Parents of vulnerable children—especially those with limited communication—often want to see instruction with their own eyes. They want to know if their child is the same at school as they are at home. This is important when deciding if a child’s developmental challenges are primarily social or cognitive. Parents are gleaning every clue into their child’s unique mind.
The solution would be easy if parents felt that they could trust every teacher, counselor, and school leader to pursue the same deep understanding. But most, like Gardea, eventually find out that this is not the case. Some teachers do want to find the magical points of connection. Others will simply evaluate the child according to the most familiar or comfortable measuring stick . . . for the teacher.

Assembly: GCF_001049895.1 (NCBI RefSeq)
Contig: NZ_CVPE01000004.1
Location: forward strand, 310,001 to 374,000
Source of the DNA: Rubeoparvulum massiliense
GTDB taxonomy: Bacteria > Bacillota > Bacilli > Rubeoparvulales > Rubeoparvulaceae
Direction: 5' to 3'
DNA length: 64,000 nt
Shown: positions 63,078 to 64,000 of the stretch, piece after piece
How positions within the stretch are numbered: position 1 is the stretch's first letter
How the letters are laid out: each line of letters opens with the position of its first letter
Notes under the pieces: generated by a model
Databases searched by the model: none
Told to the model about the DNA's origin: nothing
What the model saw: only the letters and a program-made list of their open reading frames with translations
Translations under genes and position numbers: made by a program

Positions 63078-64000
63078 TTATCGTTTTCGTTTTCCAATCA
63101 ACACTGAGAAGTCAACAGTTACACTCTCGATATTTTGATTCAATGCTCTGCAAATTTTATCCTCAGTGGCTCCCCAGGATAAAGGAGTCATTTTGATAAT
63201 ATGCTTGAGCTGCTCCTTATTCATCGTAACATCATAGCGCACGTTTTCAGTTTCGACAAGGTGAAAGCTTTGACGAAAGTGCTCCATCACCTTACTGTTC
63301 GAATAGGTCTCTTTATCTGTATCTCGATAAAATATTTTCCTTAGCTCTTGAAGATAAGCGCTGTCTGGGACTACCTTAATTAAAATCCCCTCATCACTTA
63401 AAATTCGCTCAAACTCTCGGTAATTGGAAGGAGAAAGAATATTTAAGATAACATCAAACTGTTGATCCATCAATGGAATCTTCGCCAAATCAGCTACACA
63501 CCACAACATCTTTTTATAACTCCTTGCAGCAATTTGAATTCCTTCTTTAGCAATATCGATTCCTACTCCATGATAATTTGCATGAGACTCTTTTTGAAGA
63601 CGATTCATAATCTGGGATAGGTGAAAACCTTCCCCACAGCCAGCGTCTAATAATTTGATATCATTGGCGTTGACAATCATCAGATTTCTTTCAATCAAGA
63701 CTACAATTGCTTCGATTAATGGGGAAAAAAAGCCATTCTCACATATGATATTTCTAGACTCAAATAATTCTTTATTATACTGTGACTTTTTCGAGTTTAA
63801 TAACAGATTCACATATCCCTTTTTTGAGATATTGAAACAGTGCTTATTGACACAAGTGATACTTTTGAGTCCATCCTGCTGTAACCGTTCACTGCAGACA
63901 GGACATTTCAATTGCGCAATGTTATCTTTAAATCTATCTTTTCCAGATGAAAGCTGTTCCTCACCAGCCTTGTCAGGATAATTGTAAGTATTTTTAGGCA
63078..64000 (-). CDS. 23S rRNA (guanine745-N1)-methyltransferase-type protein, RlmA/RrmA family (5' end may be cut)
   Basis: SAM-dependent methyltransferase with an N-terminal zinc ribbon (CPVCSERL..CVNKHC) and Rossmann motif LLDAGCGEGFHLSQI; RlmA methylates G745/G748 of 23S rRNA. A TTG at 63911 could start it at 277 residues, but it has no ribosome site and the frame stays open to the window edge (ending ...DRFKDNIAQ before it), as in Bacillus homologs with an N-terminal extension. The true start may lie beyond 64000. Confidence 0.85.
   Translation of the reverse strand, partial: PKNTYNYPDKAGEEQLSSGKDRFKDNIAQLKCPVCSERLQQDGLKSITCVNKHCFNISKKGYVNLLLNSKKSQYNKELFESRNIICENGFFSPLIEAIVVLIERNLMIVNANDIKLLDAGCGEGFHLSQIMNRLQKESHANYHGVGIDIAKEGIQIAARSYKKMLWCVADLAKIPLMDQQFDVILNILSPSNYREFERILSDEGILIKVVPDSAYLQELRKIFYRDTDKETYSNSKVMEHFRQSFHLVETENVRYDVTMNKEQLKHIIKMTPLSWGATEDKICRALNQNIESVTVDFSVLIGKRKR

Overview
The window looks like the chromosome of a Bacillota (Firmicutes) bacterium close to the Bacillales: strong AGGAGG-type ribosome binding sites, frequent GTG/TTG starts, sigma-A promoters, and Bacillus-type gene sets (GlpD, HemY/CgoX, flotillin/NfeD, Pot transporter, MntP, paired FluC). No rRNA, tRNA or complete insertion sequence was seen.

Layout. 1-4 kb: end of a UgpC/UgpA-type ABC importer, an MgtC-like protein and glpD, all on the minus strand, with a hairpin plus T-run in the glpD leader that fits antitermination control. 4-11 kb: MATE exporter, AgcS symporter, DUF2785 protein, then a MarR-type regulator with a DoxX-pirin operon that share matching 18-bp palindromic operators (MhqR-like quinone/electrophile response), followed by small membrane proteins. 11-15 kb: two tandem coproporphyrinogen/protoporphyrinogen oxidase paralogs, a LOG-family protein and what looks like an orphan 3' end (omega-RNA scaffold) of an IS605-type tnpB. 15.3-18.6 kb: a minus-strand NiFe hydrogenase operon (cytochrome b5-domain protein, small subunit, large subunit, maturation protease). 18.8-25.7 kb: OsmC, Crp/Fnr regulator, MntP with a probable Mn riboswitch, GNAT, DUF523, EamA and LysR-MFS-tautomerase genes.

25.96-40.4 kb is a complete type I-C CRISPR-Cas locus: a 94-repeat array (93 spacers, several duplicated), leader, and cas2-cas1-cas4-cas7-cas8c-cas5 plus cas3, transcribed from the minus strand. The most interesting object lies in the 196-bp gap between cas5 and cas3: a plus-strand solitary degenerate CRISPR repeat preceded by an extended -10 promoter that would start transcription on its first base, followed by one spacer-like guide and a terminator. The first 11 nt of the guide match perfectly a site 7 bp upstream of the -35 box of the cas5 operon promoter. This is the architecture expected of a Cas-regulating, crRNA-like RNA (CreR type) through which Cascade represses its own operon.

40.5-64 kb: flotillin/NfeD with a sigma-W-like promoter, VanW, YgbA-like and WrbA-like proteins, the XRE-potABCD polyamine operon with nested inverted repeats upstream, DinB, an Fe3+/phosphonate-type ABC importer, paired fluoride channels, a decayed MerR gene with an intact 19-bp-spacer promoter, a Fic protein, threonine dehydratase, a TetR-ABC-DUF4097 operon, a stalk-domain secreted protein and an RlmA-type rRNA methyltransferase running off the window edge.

In her new school, Gardea said, she had more confidence in the SOLE classroom teacher, in small part because she was given more access to observe. She liked what she saw—expertise, best practices, connection—but she had to see it to really believe it. Now, as she watches Zoom interactions, she feels more confident than ever before.
“I see it as a way of opening all these doors that were not open before for me,” she said.
Technology Can Be Used to Reduce Distraction
Distraction is one of the primary challenges for dyslexic students like Jasmin Dean’s son. Because his brain does not decode verbal cues—written or spoken—as efficiently as a neurotypical brain, he had to work twice as hard to keep his concentration bolted to text or teacher.
In a classroom, with peers and visual stimuli abounding, Dean’s son often exhausted himself just staying focused, let alone absorbing information.
At home, she said, she can create a distraction-free workspace for the limited time her son is listening to his teacher on Zoom or working on school work.